Adata Legend 960 SSD Review: Too Little, Too Late

Another high-end PCIe 4.0 SSD dives into the mix

Adata Legend 960 SSD
(Image: © Tom's Hardware)

Tom's Hardware Verdict

The Adata Legend 960 is a typical high-end PCIe 4.0 NVMe SSD, standing out only with its exceptional sustained write performance. It runs relatively cool but lacks the efficiency of its peers. It’s a satisfactory drive for a desktop or PS5 if you can find it for the right price.


  • +

    Good sustained performance

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    Didn't throttle


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    Average performance

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    Subpar power efficiency

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The Adata Legend 960 is a high-end PCIe 4.0 NVMe SSD that has arrived late to the market. Performance is merely average aside from sustained writes, which means it doesn’t excel at anything except for very specific workloads. The drive runs cool enough but is not particularly efficient so is not eligible for our list of best SSDs, but would work well in a PlayStation 5. Warranty and software support are good but not exceptional. This leaves the Legend 960 as something worthwhile to pick up on sale but it does not stand out from other high-end PCIe 4.0 drives in any meaningful way. Meanwhile, faster, PCIe 5.0 SSDs are due out soon.


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Pricing $109.99 $167.11 N/A
Form FactorM.2 2280M.2 2280M.2 2280
Interface / ProtocolPCIe 4.0 x4PCIe 4.0 x4PCIe 4.0 x4
Flash Memory176-Layer Micron TLC176-Layer Micron TLC176-Layer Micron TLC
Sequential Read7,400 MBps7,400 MBps7,400 MBps
Sequential Write6,000 MBps6,800 MBps6,800 MBps
Random Read730K750K700K
Random Write610K630K550K
Endurance (TBW)780TB1560TB3120TB
Part NumberALEG-960-1TCSALEG-960-2TCSALEG-960-4TCS

The Adata Legend 960 is available in 1TB, 2TB, and 4TB capacities, at $109.99 and $167.11 for the first two capacities. The 1TB price is high given recent sales and general SSD market pricing trends. The 2TB is currently on sale but faces a lot of competition within the same price range, such as the Corsair MP600 Pro XT, the Corsair MP600 Pro NH, and Corsair MP600 Pro LPX.

The 4TB model was not available at the time of review. It has sometimes been challenging to find drives of that size, with the WD Black SN850X and the Inland Gaming Performance Plus being two popular and available options. The Inland Performance Plus that we previously reviewed is also popular and now has updated hardware that matches the Gaming Performance Plus, sans the heatsink.

The Legend 960 is rated for up to 7,400/6,800 MBps for sequential read and write and 750K/630K IOPS for random read and write. The former is essentially the maximum for PCIe 4.0 while the latter falls behind a bit compared to other products, although this is more than enough performance for most. The hardware is certainly capable of more. Adata backs the drive with 780TB of warrantied writes per TB capacity, slightly higher than typical, with all options having a 5-year warranty.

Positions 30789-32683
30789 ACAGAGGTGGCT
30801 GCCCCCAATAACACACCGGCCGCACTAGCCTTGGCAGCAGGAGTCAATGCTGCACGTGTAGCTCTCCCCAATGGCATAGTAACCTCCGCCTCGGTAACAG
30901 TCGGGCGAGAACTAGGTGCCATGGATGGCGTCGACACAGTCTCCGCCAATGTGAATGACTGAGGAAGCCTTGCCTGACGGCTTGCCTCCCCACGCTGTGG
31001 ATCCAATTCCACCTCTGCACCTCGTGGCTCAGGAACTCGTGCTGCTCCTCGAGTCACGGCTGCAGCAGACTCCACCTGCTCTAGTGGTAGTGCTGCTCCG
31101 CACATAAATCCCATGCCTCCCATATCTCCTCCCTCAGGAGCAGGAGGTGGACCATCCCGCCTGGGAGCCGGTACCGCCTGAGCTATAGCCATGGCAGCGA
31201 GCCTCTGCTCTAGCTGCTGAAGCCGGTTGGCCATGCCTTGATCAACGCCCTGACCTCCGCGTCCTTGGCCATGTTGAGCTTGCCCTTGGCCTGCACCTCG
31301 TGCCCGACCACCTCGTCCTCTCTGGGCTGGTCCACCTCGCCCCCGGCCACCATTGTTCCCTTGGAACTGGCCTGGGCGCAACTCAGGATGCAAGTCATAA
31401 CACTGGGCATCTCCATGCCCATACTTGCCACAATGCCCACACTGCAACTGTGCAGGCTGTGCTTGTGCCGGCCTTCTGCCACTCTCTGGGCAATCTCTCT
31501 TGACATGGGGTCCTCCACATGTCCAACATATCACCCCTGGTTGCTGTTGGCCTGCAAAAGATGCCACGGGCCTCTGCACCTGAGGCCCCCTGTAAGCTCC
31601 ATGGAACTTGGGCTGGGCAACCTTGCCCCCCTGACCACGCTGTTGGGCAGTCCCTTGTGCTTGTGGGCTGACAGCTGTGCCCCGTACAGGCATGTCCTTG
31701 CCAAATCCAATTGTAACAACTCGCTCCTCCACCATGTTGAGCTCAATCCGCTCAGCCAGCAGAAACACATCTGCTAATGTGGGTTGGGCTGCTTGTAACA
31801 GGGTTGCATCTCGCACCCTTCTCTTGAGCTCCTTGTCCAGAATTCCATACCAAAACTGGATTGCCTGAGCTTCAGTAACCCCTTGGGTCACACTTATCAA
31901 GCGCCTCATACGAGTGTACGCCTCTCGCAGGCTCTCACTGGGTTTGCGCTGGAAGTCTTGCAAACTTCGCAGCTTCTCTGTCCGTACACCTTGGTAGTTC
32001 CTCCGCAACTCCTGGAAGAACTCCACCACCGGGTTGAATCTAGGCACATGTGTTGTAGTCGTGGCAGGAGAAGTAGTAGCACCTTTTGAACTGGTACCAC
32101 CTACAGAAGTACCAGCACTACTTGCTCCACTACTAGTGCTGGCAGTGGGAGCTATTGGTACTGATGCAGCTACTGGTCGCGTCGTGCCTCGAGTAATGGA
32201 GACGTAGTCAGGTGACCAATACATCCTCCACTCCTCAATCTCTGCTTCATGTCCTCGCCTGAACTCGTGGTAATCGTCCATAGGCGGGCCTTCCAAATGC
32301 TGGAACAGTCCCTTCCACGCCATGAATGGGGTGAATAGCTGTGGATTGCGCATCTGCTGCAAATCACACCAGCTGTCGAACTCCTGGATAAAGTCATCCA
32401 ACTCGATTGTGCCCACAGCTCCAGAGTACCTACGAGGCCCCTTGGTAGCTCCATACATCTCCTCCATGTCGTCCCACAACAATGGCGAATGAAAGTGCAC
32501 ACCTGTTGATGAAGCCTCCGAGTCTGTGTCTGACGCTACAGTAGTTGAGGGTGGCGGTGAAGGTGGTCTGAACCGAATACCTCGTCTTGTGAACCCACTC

Software and Accessories

Adata provides a download for its SSD Toolbox software package. This application has drive information, diagnostics, cloning, TRIM optimization, a firmware updater, and the ability to perform a secure erase.

A Closer Look

The Adata Legend 960 comes with an installable heatsink/heatspreader that is easy to apply. This is a nice option for a high-end drive like this, especially as it lets you use your own solution that may dissipate heat more effectively if you so choose. The SSD has one DRAM and two NAND packages per side for a total of two and four, respectively. There’s also the prerequisite SSD controller located in the center, a layout that should improve heat dissipation with the spreader.

The controller is an SMI SM2264, a newer design, and this is the first drive we’ve tested that utilizes it. The SM2264 is an eight-channel, 12nm, quad-core ARM Cortex-R8 SSD controller with 1600 MT/s channels. It has 4KB codeword LDPC error correction, double that of the previous generation SM2262EN’s 2K, and can also handle double the dies with ideal support up to 64.

The R8 is a distinct processor revision from the R5, the latter commonly used for SSD controllers, including most or all of the Legend 960’s competitors, and having it manufactured may be why SMI is late to the market. The R8 is also used for the SM2269XT, found on the Solidigm P41 Plus, and it should also form the basis of the upcoming SM2268XT, a controller we will hear more about soon. An R8-based design is potentially very powerful and will be used in SMI’s PCIe 5.0 solutions as well.

The DRAM package is labeled K4A8G165WC-BCTD, which is Samsung DDR4 in a 512Mx16b configuration for 1GB of DRAM. The two modules together are 2GB in total which is the ideal amount for 2TB of flash.

(Image credit: Tom's Hardware)

The Legend 960 is using Micron’s 176-Layer TLC (B47R) with thirty-two 64Gb dies in four packages. Each package contains eight dies for 512GiB of flash. This is an ideal amount of dies for interleaving and this particular flash has proven to provide good to excellent performance in our testing.


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Shane Downing
Freelance Reviewer

Shane Downing is a Freelance Reviewer for Tom’s Hardware US, covering consumer storage hardware.